Blair was born in Bengal in 1903, educated at Eton, and after working
for the Indian Imperial Police in Burma, returned to Europe and started writing
novels and essays for a living under his pen name "George Orwell." He was a
political writer of his time, and usually wrote from his intense feelings and
fierce hates. He hated government having complete control, and served in the
Loyalist forces in the Spanish Civil War.
He contradicted himself in many ways. He was a socialist while hating
communism and was a literary critic while distrusting intellectuals. He hated
how the world was cruel and how lies were way of life. When he died in 1950
from a neglected lung ailment he left his work and ideas to us and we grow
trying to fulfill his demands.....failing. Introduction-
When I first looked at this book I thought It would be a children's
storybook. Then I noticed the thickness of the novel and opened it up. I read
the introduction and found that the novel was based on a political matter, and I
thought that the title was just a metaphor, and there were no "animals" in the
story. As I read I discovered the whole thing was a metaphor.
The five topics I'll be covering are:
3.point of view
4.symbolism and figuration language
5.theme and author's vision
I hope this essay shows the ideas of Eric Blair and the freedom we have
under government control.
1. plot structure
The story starts off in a form called "Manor Farm." An old white boar
called "Old Major" tells all the farm animals of a day when all the animals
would be free, and of a dream that took him back to when he was young. In his
dream he remembered a song that tells of such a day. This was the day of the
Rebellion. Soon after Old Major dies all the animals prepare for this day and
it was not long before it happened.
The animals chased off all the humans from the farm and changed the name
from "Manor Farm" to "Animal Farm." They had their freedom....for a while.
As the story continues the smartest of the animals started dominating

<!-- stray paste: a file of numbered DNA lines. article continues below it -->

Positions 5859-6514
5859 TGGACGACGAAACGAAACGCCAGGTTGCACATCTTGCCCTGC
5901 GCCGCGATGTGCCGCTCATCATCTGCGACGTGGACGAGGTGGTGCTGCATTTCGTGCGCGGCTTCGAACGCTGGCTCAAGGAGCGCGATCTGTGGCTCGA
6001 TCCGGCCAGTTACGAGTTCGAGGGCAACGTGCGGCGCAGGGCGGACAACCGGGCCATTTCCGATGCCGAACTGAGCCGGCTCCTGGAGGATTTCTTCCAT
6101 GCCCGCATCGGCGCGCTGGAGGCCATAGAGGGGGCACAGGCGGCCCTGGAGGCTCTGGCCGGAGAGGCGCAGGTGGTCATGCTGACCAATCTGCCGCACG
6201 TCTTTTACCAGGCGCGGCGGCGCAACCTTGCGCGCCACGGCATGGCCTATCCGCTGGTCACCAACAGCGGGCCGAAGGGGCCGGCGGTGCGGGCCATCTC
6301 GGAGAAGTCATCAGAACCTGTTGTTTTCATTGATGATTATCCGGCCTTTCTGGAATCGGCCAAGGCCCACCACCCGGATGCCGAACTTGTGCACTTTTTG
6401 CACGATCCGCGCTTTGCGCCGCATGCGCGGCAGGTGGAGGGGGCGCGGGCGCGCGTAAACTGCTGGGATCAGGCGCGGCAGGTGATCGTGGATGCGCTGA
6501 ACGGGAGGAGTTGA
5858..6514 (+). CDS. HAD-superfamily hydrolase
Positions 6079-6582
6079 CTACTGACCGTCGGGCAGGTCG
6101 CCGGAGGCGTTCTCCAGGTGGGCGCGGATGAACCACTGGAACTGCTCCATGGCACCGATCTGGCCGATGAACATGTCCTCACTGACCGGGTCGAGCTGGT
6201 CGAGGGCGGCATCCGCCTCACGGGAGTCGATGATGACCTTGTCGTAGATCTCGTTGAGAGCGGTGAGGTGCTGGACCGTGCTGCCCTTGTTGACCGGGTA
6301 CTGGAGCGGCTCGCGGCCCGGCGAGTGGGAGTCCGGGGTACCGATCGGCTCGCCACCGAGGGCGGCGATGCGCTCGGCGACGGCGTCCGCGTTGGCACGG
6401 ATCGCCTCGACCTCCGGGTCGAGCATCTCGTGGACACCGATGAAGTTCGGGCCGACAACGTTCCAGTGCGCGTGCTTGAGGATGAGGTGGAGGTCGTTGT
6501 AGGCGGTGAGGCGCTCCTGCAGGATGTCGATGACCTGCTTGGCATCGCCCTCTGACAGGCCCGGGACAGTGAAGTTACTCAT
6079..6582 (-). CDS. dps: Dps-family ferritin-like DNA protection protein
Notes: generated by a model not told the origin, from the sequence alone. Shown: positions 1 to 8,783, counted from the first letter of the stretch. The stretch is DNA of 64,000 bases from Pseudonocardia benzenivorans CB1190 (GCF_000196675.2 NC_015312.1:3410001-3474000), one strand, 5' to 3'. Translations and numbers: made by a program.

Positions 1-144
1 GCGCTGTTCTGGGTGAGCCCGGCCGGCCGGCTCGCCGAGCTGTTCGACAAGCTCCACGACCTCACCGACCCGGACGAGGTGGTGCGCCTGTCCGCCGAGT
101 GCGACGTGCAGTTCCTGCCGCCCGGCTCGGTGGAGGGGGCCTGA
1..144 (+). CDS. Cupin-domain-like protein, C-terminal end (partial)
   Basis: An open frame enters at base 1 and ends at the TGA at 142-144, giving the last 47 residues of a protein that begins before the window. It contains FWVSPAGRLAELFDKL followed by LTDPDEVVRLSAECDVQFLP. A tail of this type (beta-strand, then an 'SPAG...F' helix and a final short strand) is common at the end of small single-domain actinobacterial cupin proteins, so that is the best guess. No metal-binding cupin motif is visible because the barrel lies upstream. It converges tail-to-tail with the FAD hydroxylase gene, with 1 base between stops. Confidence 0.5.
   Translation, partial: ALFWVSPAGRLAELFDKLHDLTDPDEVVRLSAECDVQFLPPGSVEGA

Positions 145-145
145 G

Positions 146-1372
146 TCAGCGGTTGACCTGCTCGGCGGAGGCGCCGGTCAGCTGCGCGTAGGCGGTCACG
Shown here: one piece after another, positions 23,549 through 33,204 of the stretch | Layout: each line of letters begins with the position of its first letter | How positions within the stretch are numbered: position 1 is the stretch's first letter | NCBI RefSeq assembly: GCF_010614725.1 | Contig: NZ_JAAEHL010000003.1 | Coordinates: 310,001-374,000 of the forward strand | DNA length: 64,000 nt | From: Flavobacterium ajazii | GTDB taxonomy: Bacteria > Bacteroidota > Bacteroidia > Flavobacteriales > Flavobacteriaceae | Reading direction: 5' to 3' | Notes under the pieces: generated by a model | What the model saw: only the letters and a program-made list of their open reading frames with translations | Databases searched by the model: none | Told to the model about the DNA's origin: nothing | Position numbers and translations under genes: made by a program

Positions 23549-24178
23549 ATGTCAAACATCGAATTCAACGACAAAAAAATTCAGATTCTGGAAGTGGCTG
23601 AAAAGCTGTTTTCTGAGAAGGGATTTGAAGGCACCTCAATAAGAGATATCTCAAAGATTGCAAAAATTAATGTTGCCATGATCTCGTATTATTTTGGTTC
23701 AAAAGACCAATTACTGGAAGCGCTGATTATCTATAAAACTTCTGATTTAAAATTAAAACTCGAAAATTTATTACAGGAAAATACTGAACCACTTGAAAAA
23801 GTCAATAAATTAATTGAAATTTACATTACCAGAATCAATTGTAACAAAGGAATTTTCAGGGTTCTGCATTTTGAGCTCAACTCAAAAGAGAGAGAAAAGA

over the rest of the animals. The pigs. Two pigs, Snowball and Napoleon, both
wanted power and snowball is chased out of the farm by Napoleon who had his own
plans for the future of "Manor Farm" after the Rebellion. As the pigs take more
and more control, they start acting more like man, and using his habits. At the
end the animals watch from outside a window as the pigs have liquor and play
cards with the men while they trade stories of how they manage control of the
There were a few conflicts, one at the start between man and the animal
and then among themselves between Snowball and Napoleon, each of which have
separate ideas. Although the humans were pushed out of Manor Farm that did not
stop them from trying to take control again. It was unsuccessful. The farm
animals tried to build a windmill to supply them with electricity to cut down on
manual work. Humans tried to take it down with dynamite and the animals would
have to start all over again. The other was the conflict between Snowball and
Napoleon who both wanted to lead. A vote proved Snowball to be leader but
Napoleon had raised nine dogs and had them chase him out of the farm. This is
when controlling the farm came in.
3. point of view
I think the author is telling us that no matter what we do, there will
always be people who want power and they will take it as it comes, and although
some of us are aware, most are naive and try to look the other way. Most people
ignore the truth and are manipulated easily. I think this is shown well in the
4. symbolism and figurative language
This is quite apparent in "Animal Farm." The Animals form a community
of their own and different animals represented members of today's society. The
pigs were the smartest and most innovative and so they played the part that
government take's care of in our world, and along with government comes leaders,
followers, crooks, and even the odd good honest politician. As unfortunate as
it is these "honest politicians" don't last long and usually don't make it to
the top. The good hearted leaders like Snowball end up at the feet of selfish
crooks like Napoleon. The other animals are organized from the smart to the
simple and from the strong to the weak.
In every situation there is the person with a different vote such as
Benjamin, the oldest animal on the farm who thinks nothing can save them and
that life will go on like it always has, and nothing can make it better. There
is no freedom where there is power.
3. theme and author's vision
Blair wanted something that may never happen. Equality and free
government, a government run by the local people, world freedom and other such
dreams. He expresses his immense emotion in his literature. He wanted probably
what every one wants but he is one of the few who speak up about it. If we all
had his inhibition this might have been accomplished, but it's our own
stubbornness that keeps us from his dream.
It's not hard to say that we live good lives looking at others in other
government rulings. Our way of life is top ranked in the world and looked up
upon by third worlds and shattered countries, but is our luxury worth the total
control? Should we be happy with the life we live? Are we being selfish in our
demands? These questions don't have a right answer. Everyone is to there own
vote, and to there own opinion, although these questions could be best explained
through experience and wisdom.